Don Principe (his connections are pictured below), a 15-year-old Hanoverian stallion standing at Hilltop Farm in Cecil County, received the Maryland Touch of Class award on June 23 in the Tea Barn at Fair Hill. This is the third time a Hilltop stallion has been honored with a Touch of Class award, previous winners being Royal Prince (2012) and Qredit (2013). Don Principe is owned by Maryanna Haymon (Columbus, NC). He is currently ranked as the nation’s leading sire of dressage horses by the U.S. Equestrian Federation.
The award is named after the Maryland-bred Thoroughbred mare Touch of Class (registered with the Jockey Club as Stillaspill), who won two gold medals in the 1984 Olympics; it is given in recognition of the national or international achievements of Maryland horses, horsemen and horse businesses.
Anthony Brown and Ken Ulman dominated the Maryland’s Democratic gubernatorial primary on June 24, defeating Attorney General Doug Gansler and Del. Heather Mizeur.
Both Brown and Ulman are known to the Maryland racing industry.
On Wednesday, June 18th, six flat-shod Tennessee Walking Horses gaited their way to Capitol Hill in Washington, DC to show support for the PAST Act.
Prevent All Soring Tactics Act, or (PAST Act H.R. 1518/S. 1406) will end “soring” among the small sector of the Tennessee Walking Horse, Spotted Saddle Horse and Racking Horse groups who use the tactic to produce the “big lick” gaits. Practices include dressing the front legs of the horses with caustic chemicals to make them sensitive so they will lift their legs higher. This legislation will also eliminate heavy shoes and stacks (tall wooden “pads”) and other “action devices,” and it will eliminate the failed self-regulation programs that currently exist and put that regulation into the hands of the USDA for better enforcement.
Included among the selected six supporters were Marylander Denise Parsons and her Walker, I’m Royal Flash, a.k.a. Benny, a multiple year-end award winner who participates in versatility events such as gaited dressage and trail obstacle classes in addition to the traditional English and Western rail classes. Benny is a registered Tennessee Walking Horse and is one of Denise’s favorite trail companions.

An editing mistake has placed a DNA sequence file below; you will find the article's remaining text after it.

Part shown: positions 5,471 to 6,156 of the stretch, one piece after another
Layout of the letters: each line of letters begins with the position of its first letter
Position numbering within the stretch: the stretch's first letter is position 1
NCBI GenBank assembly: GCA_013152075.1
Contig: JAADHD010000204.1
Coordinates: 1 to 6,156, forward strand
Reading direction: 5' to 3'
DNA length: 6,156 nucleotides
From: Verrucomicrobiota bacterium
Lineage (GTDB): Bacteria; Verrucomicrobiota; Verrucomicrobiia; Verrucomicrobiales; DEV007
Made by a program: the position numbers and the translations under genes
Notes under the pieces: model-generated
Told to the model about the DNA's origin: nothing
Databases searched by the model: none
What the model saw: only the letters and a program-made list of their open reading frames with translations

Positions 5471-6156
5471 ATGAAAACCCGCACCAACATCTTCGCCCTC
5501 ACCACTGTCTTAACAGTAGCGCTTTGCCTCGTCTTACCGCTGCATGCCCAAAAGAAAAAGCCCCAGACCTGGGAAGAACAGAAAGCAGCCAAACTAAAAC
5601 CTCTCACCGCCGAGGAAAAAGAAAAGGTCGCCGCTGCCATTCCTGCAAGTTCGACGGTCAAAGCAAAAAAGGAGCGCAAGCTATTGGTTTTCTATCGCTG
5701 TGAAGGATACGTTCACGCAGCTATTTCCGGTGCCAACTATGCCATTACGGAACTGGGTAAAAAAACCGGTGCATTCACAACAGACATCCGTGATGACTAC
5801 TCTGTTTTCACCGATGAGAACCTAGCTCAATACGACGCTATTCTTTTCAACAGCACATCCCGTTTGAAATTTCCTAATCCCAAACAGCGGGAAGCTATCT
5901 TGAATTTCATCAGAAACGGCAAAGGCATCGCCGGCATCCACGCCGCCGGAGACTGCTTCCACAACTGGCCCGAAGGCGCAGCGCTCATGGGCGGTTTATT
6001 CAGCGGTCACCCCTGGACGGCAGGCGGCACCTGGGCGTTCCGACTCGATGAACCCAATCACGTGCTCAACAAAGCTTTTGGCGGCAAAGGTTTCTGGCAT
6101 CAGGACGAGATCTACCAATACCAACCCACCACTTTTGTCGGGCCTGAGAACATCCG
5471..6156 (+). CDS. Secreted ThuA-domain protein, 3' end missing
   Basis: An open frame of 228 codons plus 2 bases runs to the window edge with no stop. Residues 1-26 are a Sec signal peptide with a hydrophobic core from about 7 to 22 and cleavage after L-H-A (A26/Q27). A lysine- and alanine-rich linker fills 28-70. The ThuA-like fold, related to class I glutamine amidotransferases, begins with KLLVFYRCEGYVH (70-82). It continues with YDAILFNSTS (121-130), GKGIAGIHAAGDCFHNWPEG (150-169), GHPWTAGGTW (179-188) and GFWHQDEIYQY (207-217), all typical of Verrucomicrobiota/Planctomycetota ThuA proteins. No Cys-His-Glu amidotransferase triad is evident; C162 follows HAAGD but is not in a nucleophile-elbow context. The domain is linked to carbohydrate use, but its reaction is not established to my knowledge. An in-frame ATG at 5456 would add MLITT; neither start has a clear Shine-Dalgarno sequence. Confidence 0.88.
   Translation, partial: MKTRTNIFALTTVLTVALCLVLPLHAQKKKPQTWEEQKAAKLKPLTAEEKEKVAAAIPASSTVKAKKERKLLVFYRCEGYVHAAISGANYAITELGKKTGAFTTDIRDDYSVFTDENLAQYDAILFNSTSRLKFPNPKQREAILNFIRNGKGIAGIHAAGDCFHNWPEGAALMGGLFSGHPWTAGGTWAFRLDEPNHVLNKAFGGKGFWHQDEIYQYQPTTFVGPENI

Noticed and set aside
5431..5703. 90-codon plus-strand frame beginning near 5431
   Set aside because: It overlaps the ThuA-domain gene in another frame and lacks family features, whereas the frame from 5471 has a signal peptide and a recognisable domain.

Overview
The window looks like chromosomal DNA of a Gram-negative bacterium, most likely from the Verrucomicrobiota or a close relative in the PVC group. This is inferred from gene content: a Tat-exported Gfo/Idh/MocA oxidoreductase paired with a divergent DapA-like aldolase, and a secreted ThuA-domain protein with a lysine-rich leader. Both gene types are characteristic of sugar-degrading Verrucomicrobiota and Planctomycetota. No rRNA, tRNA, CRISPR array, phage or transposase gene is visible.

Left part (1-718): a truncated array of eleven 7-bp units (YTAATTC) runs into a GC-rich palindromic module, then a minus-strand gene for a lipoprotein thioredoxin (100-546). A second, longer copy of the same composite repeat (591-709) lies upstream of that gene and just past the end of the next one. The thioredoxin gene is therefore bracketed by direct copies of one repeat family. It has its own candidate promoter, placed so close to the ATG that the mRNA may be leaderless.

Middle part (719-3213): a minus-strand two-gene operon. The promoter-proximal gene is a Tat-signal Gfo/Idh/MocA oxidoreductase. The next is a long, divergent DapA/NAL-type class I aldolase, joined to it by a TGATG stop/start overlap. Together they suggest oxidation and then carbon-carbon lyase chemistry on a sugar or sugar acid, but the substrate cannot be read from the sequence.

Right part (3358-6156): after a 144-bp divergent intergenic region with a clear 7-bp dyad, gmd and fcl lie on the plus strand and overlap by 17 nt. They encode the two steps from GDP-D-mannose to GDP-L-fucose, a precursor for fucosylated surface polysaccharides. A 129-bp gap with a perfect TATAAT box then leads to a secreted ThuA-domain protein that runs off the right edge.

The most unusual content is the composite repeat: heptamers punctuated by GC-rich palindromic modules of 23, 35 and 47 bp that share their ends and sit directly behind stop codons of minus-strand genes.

Another prominent Maryland horseman was among the demonstrators: former U.S. Senator Joe Tidings (D). Senator Tydings was the author of the original Horse Protection Act, which passed in 1970. Additional speakers included Congressman Ed Whitfield, Congresswoman Jan Schakowsky and Congressman Steve Cohen. According to Denise, the day was “flawless; all six horses were amazing, they never took a wrong step, even in the middle of downtown DC, not a single spook or even a twitch despite all the commotion including a motorcade with sirens blaring.”
The selected six were joined by about 60 dedicated volunteers from all over the country. Local and national news organizations picked up the story, including an ABC affiliate, USA Today photographers, and a PBS team.
The legislation is endorsed by virtually every major horse association in the country, including but not limited to the American Veterinary Medical Association, the American Association of Equine Practitioners, and the American Horse Council. The passing of this bill is also supported by the majority of TWH owners and is cosponsored by the majority of the house and senate, but has not been brought to the floor for a vote, despite its bipartisan support.
The Maryland Horse Council was one of the first state horse councils to formally join the effort to support PAST. However, according to Denise, “Congressman Andy Harris is the last holdout in Maryland, as he has not yet cosponsored the bill. We really need his support, as he is a Republican. We need eight more republican cosponsors to get the majority of the Majority and force it to a vote. Any pressure anyone can put on him would be great.”